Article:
This is the second part of a portrait about James Feaste. Part 1 concentrates on the capture and subsequent trial of the smuggler. Here, we look into the network he created, the pressures it put on the government of the day, and evidence that suggests James Feaste didn’t simply sail away on an English Man-of-War to some unnamed ‘foreign station’.
James Feaste spent a good part of his life waiting in the shadows for his next group of guests to arrive. He would lead them along the lesser-known country lanes of North Kent with their high-banked hedgerows and convenient tracks leading to temporary camps like the one at Convict’s Wood. Along this lattice-work of lanes an escape party could find an isolated farm or head for the hazardous marshes and the well-disguised hides used by the fowlers.
These were the surroundings that were safest for James Feaste. Nearly every government agent in the country was looking for him and in particular one man, Sir Thomas Mantell. Six times mayor of Dover from 1795 onwards, Mantell was a surgeon who gave up his scalpel to become the Government Agent for the exchange of Prisoners of War at Dover. He was the one man in the country who knew Feaste well, all his life in fact.
The pursuit of Feaste had been gathering momentum over the years. He became one of the most wanted men in the country but James Feaste was resourceful with an intricate network covering the whole country, including the remote areas of North Kent. Whitstable had become one of his preferred departure points for continental Europe. But one event was to change all that.
On March 22nd and 23rd, 1810, Feaste organised the escape of two important prisoners. These high-ranking prisoners were General Pillet, Adjutant Commandant Chef de l’Etat – Major of the First Division of the Army of Portugal and Commander Paolucci of Friedland.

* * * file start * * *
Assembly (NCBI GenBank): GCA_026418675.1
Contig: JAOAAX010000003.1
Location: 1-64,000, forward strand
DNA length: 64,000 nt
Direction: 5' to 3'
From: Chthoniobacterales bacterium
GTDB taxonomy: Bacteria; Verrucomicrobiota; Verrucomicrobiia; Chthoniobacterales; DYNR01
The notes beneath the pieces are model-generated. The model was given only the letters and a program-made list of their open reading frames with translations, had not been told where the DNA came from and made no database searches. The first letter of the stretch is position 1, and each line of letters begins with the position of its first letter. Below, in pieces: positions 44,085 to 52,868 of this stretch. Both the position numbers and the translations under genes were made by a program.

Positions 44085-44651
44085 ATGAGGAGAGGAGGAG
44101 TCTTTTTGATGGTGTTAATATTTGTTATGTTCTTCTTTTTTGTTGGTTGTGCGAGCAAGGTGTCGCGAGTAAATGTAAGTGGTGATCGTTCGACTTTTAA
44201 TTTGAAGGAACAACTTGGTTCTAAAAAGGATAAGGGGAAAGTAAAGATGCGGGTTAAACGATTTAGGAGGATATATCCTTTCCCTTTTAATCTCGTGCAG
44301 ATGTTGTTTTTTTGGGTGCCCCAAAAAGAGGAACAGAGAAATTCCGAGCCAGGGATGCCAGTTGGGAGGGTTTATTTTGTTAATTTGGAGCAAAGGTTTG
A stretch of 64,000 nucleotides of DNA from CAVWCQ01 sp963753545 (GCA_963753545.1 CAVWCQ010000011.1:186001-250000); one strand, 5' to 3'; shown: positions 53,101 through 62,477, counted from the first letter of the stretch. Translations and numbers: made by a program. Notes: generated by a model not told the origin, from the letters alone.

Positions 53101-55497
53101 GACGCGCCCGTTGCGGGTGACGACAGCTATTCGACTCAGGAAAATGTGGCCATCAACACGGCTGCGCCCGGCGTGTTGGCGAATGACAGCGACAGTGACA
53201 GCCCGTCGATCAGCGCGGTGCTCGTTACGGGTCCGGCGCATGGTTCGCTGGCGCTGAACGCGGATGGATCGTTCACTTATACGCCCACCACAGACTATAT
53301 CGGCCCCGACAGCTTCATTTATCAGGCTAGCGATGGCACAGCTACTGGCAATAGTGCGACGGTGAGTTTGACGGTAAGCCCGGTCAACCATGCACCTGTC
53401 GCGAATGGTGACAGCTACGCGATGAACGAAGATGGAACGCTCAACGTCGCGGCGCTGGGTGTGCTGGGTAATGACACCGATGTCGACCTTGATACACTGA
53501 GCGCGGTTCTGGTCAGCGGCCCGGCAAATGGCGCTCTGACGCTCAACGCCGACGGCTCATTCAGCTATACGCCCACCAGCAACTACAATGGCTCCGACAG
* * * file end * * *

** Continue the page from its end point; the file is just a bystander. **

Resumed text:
It was an escape that the British authorities could not tolerate.
At this time Feaste was using the name, Captain Thomas Harman. Captain Harman had arranged a complex escape route for his VIPs starting from Alresford where the prisoners were confined.
Harman got them to Winchester by chaise and then took a circuitous route to Hastings avoiding agents and militia. (He would have preferred to use Whitstable as a departure point but it was too dangerous.)
Even though Harman had reassured his charges that they would be safely in France within 36 hours, General Pillet threatened to give himself up to the local mayor after hiding for four days in the house of a one-eyed woman named Mrs Ackers. The two men were moved to another local house of Mr Paine who struggled to keep control over the situation. The prisoners were offered the disguise of two British sailors and the company of two women but proudly refused to disguise themselves in such common clothes.
As they left to meet the two women the prisoners were surrounded and arrested.
While all this was happening Captain Thomas Harman had been keeping himself discreetly out of sight at a well-known smuggler’s inn, three miles away. But he was soon arrested and charged.
Harman protested his innocence, insisting that he thought the two men were Guernsey lace merchants.
Pillet and Paolucci were transferred to the notorious Norman Cross depot and Harman was put in Horsham jail. Captain Harman tried to charm and talk his way out of trouble. He offered officials inside information about the escape business but it was declined and he was sent to serve in the Navy.
After initially serving on HMS Enterprise, Harman was then ordered to the 90-gun Namur moored near the Nore sandbank in the Thames Estuary. Its duties were to guard against smugglers and spies from the Continent and it is not too difficult to realise that this work suited Captain Harman. He was on familiar ground and making valuable contacts and connections.
Within no time at all the captain made good his escape and was back in Whitstable. (It would be another two years before the escape was officially recognised.)
Feaste aka Captain Harman returned to Whitstable to discover that his escape network had been working well in his absence and plenty of money was waiting for him. (This suggests that others were also involved in organising and managing the route with a share in its future and showing loyalty to each other.)
In a different league of smuggling
Although he favoured Whitstable in his planning – especially the Seasalter area because of its remote marshes, woodlands and farms – James Feaste operated on a national scale with a well-informed intelligence network working throughout the country. He would know about the possibility of a high ranking prisoner’s desire to escape or learn about a family willing to pay a handsome fee for an escape – wherever the prisoner was incarcerated.
The overall strategy was usually the same: